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Current proposals for the government to take on the bad debts of financial institutions and guarantee the investments in mutual funds will bring about the most extreme makeover of our economy in the nation’s history. And we are told not to think about it for very long because any delay could lead to the worst depression ever. We are asked to hand over all economic control to a small cadre of unelected officials who cannot be challenged in Congress, the courts or even by the President. This is simply wrong.
Taxpayers are asked to fork over their wallets to the tune of a minimum of $700 billion and probably 3 trillion dollars so that a system that ran amok seeking obscene profits and payouts can save itself. And, as is usual in any revolutionary move such as this, we are told it is all being done for our own good.
Politicians of every stripe are clamoring to get on board this extreme makeover for fear of being tarred with the label of “the one who caused the Great Depression II”. Both presidential candidates are trying to make it sound like they are for this plan while standing firm for the “average American.” Hogwash. Both are handmaidens of corporate owners and neither has the guts to talk about the many problems of our economic system.
Should we take on this bailout? Maybe. But if we do, we need to exact some real reforms that are long overdue, among which are:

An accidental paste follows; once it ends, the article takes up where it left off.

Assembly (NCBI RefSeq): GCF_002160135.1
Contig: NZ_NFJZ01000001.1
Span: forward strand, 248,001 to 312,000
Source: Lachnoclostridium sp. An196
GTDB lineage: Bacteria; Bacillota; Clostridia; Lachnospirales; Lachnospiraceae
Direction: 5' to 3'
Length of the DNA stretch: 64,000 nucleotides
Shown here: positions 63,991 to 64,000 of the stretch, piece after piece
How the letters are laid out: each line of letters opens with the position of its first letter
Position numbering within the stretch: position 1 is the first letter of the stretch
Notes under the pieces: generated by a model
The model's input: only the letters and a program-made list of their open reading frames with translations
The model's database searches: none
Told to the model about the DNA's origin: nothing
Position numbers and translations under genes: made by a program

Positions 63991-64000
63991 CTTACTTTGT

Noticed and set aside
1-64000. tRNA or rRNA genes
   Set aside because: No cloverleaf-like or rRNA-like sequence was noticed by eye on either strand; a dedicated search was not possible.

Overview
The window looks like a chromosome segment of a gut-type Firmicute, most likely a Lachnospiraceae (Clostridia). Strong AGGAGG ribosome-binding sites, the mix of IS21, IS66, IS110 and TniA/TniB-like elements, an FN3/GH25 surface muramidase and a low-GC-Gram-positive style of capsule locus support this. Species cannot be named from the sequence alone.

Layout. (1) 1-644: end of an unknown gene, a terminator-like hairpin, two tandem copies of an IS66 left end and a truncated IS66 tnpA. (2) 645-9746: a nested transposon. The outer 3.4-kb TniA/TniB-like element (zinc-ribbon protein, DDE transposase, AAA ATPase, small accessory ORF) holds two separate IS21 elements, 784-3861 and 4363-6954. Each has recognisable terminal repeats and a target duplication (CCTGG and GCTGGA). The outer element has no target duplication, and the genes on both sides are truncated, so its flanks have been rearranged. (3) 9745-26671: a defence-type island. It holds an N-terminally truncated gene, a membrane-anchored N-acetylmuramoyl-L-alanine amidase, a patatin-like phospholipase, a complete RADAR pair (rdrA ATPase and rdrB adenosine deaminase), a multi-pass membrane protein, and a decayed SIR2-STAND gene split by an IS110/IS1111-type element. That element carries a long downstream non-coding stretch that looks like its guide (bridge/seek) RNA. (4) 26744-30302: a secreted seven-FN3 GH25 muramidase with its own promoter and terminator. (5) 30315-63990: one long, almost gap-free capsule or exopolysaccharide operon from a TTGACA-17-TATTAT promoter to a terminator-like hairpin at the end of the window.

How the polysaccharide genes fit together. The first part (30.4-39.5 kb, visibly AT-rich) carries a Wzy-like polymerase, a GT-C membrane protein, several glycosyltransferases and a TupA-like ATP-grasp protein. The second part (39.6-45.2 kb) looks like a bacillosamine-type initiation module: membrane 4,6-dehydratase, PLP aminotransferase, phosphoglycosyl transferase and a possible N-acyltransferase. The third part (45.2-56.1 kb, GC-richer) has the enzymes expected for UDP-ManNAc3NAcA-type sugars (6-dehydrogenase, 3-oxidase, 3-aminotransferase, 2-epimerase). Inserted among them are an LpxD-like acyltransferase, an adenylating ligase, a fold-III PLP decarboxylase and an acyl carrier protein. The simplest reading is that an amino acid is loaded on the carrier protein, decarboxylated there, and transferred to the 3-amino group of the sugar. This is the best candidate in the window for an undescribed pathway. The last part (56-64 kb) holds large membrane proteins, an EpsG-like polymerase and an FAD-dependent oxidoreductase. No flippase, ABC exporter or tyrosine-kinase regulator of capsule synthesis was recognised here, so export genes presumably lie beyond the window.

1. Every aspect of the financial industry needs to be tightly regulated by the federal government to prevent this from ever happening again. Those who have the power to regulate must include enough people outside the current system to have an effective say in the course of our recovery from the current debacle.
2. Executive pay must be regulated to prevent the kind of obscene payouts awarded for ruining our economy.
3. Taxes must be raised on the upper 5% of earners of all sorts to begin to reduce the national debt.
4. We must rapidly end all our military engagements and reduce our defense budget by 50% as a way to cut the debt.
5. Actions by those empowered to administer the bailout and the financial system must be subject to ongoing Congressional oversight and veto. We cannot allow the Fed or any other agency to put us at peril like this again.
Most importantly we as Americans have got to lead the way by getting out of personal debt, reducing our dependency on buying everything thrown our way, and rejecting the control over us by world corporate interests. Yes, there are many who deserve blame for the current mess, but we individually have more power and responsibility than we acknowledge.
Those who read my ramblings know that I always end up placing the ball in the hands of each one of us, if for no other reason than it is only our own actions we have some control over. Blaming others may be accurate, justified and cathartic, but if you and I don’t reform our own behavior there is little hope for the future.